Demolish structures at ecologically critical area in Cox’s Bazar: HC | The Daily Star
08:41 PM, December 24, 2019 / LAST MODIFIED: 08:45 PM, December 24, 2019

Demolish structures at ecologically critical Jhilanja area in Cox’s Bazar: HC

Underscoring the need for formulating a policy to preserve ecological balance and protect natural resources of the country, the Supreme Court has directed the government to cancel all the leases of plots at Jhilanja Mouza, an “ecologically critical area” in Cox’s Bazar, and to demolish the structures built in the area.

In the full text of a verdict, the apex court also ordered the authorities concerned of the government not to grant any lease further within Jhilanja Mouza or any area which has been classified as ecologically critical area (ECA).

The SC, however, asked the authorities to compensate the leaseholders for cancellation of the leases of lands and for the demolition of the structures.

“We, therefore, direct that all leases within Jhilanja Mouza granted after April 19, 1999 be cancelled in the same way as those of the writ-petitioners and any constructions made thereon be demolished. Of course, the leaseholders shall be compensated for their loss due to such cancellation/demolition. We further direct that henceforth no lease shall be granted within Jhilanja Mouza or any area which has been classified as ecologically critical area,” the top court said in the full text of the verdict which was released recently.

A seven-member bench of the Appellate Division of the SC headed by Chief Justice Syed Mahmud Hossain delivered a short verdict on December 9 last year after dismissing five separate review petitions and leave to appeal petitions filed by some leaseholders against its 2015 verdict.

The SC in its 2015 verdict upheld a High Court judgement that on July 22, 2010 (HC) had declared valid a government decision cancelling lease of 55 plots in Jhilanja Mouza in Cox’s Bazar.

In the full text of the verdict, the apex court bench said, “We finally re-iterate that the petitioners shall be fully compensated for their loss due to the cancellation of their leases, in accordance with the decision of the High Court Division”.

The apex court said there is no ambiguity about the notification issued on April 19, 1999, by which, among others, the Sea Beach from Cox’s Bazar to Teknaf, including Jhilanja Mouza, was included in the ECA and that was done to protect the natural and ecological balance of the areas in question.

“However, we hope that in the days and years to come the government will adhere to the policy of preservation of the ecological balance and protection of the natural resources of our country not only for our future generations but also to ensure the protection of the environment from degradation and the harmful effects of climate change. Certainly, this much we owe to our progeny.”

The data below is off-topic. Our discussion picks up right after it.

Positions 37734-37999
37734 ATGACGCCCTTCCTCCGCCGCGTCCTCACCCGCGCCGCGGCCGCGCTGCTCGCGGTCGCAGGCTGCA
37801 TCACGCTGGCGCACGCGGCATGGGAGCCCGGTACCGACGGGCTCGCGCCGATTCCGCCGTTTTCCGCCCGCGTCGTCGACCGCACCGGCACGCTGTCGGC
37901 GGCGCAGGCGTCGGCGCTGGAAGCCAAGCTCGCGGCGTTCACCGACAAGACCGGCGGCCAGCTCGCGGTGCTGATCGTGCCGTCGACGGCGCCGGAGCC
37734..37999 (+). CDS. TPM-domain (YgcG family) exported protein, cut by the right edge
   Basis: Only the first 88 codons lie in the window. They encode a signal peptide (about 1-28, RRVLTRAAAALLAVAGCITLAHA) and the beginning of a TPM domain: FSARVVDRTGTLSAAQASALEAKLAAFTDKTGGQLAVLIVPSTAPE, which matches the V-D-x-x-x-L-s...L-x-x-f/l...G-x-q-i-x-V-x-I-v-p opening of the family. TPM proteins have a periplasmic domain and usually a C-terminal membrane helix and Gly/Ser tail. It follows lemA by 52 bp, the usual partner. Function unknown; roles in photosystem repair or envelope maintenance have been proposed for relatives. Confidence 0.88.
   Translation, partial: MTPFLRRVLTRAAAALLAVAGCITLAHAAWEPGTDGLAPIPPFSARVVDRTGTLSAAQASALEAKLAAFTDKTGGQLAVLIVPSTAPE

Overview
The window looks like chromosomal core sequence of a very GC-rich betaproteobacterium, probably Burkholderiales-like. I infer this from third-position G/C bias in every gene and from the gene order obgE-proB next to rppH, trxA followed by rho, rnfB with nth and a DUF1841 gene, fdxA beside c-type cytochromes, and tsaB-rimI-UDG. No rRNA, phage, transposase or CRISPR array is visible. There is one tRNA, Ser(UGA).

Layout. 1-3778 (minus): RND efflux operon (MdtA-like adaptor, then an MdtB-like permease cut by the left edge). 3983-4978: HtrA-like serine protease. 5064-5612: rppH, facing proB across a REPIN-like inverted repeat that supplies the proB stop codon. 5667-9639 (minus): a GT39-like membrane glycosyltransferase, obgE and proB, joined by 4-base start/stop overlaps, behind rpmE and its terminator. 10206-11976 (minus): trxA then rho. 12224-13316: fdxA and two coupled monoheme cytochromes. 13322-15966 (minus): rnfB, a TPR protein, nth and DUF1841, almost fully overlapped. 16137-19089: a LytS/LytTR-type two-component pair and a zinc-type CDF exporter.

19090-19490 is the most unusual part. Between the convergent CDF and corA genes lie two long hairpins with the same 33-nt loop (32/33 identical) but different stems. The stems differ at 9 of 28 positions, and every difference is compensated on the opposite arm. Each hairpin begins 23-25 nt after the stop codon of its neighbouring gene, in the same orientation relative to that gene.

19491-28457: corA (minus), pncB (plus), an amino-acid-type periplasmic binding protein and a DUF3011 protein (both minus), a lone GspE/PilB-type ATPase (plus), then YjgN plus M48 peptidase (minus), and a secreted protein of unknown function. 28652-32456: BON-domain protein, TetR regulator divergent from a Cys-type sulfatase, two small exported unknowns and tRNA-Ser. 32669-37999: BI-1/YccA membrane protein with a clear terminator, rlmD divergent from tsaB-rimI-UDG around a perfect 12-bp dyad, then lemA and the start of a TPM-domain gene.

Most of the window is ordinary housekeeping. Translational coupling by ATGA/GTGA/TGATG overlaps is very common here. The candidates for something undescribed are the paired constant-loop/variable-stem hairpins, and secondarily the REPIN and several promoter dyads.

It would indeed be a travesty of justice if the petitioners having been deprived of their business opportunities, the plots are leased out to others for the purpose of construction and commercial development,” the SC said in the full text of verdict.

Contacted, Attorney General Mahbubey Alam told The Daily Star today that the SC verdict will play an important role to help to preserve and protect the environment.

All the leases of plots in Jhilanja Mouza granted April 19, 1999 must be cancelled and the structures constructed thereon in the same area must be demolished in line with the SC directive, he added.   

On July 22, 2010, the HC declared valid a government decision cancelling lease of 55 plots in an “ecologically critical area” in Cox’s Bazar. The HC delivered the verdict through rejecting 39 writ petitions challenging the legality of the government decision.

The previous Awami League government on April 19, 1999, declared Jhilanja Mouza on the seashore an ECA.

But the BNP-Jamaat alliance government in 2005 leased out 59 plots measuring around 73 acres in the Mouza, ignoring the April 19, 1999 gazette notification in this regard.

Of the lessees, only four followed the terms of the lease, and some sold away their plots and others are building structures on those defying the lease terms.  

The AL-led government on January 12, 2010, cancelled lease of 55 plots. Owners of plots filed 39 writ petitions with the HC in the same month.

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